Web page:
Economic comparisons between Northern Ireland and the Republic are few and far between. For some reason, perhaps because of the zero-sum politics involved, we tend to shy away from benchmarking the North's economy with the Republic's or vice versa. The North is typically compared with the rest of the UK while the Republic is viewed in the context of EU norms and averages.
Brexit, Scottish independence and a possible border poll on Irish unity has, however, renewed the focus on North-South issues and the two economies that drive them.
Perhaps the most eye-catching contribution to the debate has been the suggestion that living standards are 20 per cent higher in Northern Ireland than in the Republic. The claim was made by Cambridge University academic Graham Gudgin in a paper published on the Queen's Policy Engagement website – a debate forum hosted by Queen's University – in February and picked up by several media outlets.
Gudgin, a former economic adviser to David Trimble, repeated the assertion in a letter published in the Financial Times last week. The gap in prosperity, he says, may explain why the majority of people in the North still wish to remain in the UK.
Gudgin also claims that commentators and economists in the Republic have a "jaundiced and self-serving" view of the North's economy, noting that economists John FitzGerald (who is also a columnist with The Irish Times) and Edgar Morgenroth of Trinity College and the Economic and Social Research Institute (ESRI) have described it as "lacklustre" and " lacking dynamism".
His 20 per cent claim is oddly enough, however, based on FitzGerald and Morgenroth’s work, the two economists he appears to criticise. In a recent study, they calculated that in 2012, per capita consumption – spending by households and government – was 20 per cent higher in the North.
The gap was primarily down to higher levels of government consumption in Northern Ireland reflecting superior public services such as health. The Republic just also happened to be in the middle of postcrash EU-IMF bailout programme.
A later version of the same study for 2016 revised the gap down to 4 per cent but Gudgin claims the updated figure didn’t control for lower prices in the North, especially house prices, so the the gap would still be in the region of 20 per cent. In fact, the updated study did allow for a price differential.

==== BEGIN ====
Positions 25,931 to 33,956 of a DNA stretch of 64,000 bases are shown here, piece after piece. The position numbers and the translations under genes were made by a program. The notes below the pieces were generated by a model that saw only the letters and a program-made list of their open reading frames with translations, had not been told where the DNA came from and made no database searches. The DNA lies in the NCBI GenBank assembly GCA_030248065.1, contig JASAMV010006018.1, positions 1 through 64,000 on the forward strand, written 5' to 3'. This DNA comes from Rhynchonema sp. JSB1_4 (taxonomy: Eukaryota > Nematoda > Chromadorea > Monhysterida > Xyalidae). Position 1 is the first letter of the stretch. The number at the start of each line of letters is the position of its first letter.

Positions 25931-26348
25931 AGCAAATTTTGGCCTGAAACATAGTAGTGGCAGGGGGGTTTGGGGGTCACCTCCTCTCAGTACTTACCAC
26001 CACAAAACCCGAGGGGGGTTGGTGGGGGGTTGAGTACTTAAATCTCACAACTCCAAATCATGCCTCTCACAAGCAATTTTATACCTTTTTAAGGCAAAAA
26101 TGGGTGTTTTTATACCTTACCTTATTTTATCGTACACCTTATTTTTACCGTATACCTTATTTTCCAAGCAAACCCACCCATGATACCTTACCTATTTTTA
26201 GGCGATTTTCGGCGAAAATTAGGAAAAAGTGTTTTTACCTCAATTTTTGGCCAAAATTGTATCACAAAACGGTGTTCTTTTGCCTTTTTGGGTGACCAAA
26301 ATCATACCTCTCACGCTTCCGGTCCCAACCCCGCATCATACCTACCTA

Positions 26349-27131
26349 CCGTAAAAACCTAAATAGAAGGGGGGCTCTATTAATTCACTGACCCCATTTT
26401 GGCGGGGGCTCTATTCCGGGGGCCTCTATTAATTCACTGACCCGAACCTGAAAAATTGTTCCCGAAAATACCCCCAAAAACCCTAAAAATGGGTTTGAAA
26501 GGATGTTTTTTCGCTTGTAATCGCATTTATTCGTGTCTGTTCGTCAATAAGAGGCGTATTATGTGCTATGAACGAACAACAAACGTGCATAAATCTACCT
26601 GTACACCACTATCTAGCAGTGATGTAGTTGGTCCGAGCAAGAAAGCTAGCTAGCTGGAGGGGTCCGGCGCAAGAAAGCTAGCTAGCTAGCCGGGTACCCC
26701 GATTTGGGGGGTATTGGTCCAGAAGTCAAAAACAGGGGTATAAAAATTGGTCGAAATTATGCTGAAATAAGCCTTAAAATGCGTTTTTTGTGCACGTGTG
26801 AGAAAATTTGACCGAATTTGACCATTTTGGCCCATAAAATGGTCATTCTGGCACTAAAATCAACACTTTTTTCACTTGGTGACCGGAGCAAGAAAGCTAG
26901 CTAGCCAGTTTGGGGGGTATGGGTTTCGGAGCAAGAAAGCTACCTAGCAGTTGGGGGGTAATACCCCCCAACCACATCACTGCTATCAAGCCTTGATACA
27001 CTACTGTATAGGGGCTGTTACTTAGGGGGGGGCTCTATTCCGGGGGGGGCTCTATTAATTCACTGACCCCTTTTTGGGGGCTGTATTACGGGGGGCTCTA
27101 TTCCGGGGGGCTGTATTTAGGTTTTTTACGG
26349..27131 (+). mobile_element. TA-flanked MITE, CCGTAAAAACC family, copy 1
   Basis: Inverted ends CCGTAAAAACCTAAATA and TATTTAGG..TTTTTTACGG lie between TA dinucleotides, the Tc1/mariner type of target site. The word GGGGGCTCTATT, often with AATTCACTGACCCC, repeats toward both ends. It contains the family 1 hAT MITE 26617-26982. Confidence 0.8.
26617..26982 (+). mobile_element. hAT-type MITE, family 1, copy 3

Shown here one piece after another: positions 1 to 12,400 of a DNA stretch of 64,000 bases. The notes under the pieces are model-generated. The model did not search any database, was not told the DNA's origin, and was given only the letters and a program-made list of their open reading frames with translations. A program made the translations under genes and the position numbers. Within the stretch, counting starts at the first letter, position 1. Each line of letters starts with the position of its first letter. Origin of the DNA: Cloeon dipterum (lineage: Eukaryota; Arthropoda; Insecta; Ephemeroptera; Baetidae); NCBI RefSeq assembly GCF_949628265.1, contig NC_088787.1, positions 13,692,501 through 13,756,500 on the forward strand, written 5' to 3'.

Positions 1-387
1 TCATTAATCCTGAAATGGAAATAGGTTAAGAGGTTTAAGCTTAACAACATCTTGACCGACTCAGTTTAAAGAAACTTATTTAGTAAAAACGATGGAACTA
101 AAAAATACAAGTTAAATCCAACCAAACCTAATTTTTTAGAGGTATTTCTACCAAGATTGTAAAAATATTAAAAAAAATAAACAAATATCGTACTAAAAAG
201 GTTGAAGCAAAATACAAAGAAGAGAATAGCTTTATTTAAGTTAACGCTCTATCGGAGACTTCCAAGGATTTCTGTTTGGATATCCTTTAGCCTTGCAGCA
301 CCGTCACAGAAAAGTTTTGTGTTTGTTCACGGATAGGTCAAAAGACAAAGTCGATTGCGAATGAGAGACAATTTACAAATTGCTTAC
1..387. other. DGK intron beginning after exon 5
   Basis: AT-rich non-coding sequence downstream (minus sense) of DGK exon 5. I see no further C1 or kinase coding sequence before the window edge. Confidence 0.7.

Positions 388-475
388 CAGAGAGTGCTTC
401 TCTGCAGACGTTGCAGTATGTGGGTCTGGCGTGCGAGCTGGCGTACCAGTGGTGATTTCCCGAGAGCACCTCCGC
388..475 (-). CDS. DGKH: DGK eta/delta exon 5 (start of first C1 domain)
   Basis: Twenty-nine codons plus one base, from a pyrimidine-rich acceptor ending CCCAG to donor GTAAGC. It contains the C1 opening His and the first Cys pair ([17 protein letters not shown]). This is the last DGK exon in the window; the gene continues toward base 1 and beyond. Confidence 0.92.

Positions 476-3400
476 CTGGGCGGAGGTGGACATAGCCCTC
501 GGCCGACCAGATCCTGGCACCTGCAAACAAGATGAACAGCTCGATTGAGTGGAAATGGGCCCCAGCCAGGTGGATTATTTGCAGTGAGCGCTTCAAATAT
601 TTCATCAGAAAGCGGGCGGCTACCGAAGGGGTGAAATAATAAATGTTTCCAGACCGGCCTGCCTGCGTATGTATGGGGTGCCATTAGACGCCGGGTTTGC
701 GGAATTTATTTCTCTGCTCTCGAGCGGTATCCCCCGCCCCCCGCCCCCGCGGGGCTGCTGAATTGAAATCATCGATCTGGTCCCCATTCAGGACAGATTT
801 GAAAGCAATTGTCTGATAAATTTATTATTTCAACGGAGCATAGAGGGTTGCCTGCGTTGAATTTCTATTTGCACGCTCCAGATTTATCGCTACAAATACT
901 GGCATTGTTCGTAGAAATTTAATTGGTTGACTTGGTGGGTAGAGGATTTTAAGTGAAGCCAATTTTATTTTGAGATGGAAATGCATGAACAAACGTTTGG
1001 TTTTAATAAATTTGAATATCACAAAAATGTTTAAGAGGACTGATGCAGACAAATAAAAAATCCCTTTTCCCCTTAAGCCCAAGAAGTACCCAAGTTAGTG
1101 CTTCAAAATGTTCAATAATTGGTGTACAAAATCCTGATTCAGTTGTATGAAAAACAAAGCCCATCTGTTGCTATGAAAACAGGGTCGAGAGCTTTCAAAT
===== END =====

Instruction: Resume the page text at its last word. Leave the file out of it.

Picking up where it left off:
Consumption, however, is not a good measure of relative living standards as it doesn’t include savings. Just because someone consumes less doesn’t mean they earn less. There are also demographic factors at play, older populations tend to consume more public goods.
Back in 2012, consumers in the Republic were still in the heat haze of the financial crisis and were busy deleveraging, which may help to explain the lower consumption rate.
A more recent study on cross-Border living standards carried out by the ESRI's Adele Bergin and Seamus McGuinness considers several alternatives to consumption in measuring the relative prosperity of both jurisdictions. It notes that using gross domestic product (GDP), the standard measure of national income, the Republic comes out 50 per cent better off than the North on a per capita basis.
However, this is dismissed because of the distortions to GDP from multinationals in the Republic. The most commonly used metric and the one the OECD uses to gauge living standards is household disposal income controlled for prices. Using this measure, the study finds that based on 2017 data, total disposable income was $4,600 (€3,840) higher in the Republic compared to Northern Ireland, equating to a 12 per cent advantage after accounting for prices.
Even though this metric favours the Republic, there is no agreed measure of living standards in the economic literature. Alongside income, there are multiple factors that drive a society’s relative prosperity – economic mobility, educational provision, employment opportunities, health services, poverty rates.
The Bergin-McGuinness study found that poverty rates were considerably higher in Northern Ireland. Based on a poverty line of below 60 per cent of average household income, 15.9 per cent of individuals in the Republic were found to be at risk of relative poverty compared to 23.8 per cent in Northern Ireland.
Perhaps one of the most striking differences was in the area of life expectancy. From 2005 onwards, life expectancy in the Republic has exceeded that in the North to the extent that a child born in 2018 is expected to live 1.4 years longer than its Northern counterpart. Even a person aged 65 in the Republic can expect to live a half a year longer than 65-year-olds in the North.
The original FitzGerald-Morgenroth study, from which Gudgin derives his 20 per cent claim, was primarily focused on the North’s productivity, a key driver of wage growth.
It found that productivity per head in the North had deteriorated relative to the rest of the UK in recent decades and even since the 1998 Belfast Agreement. Many commentators attribute the North’s low productivity to the Troubles, but its productivity had been waning prior to that period. That’s why it has become reliant on subvention from London. That wasn’t always the case. In 1935, Northern Ireland was a net contributor to the British exchequer.
There is, however, no real basis for Gudgin’s claim that living standards are 20 per cent higher in the North. It appears to be driven, not by a consideration of the existing data points we have, but by his own pro-Brexit politics.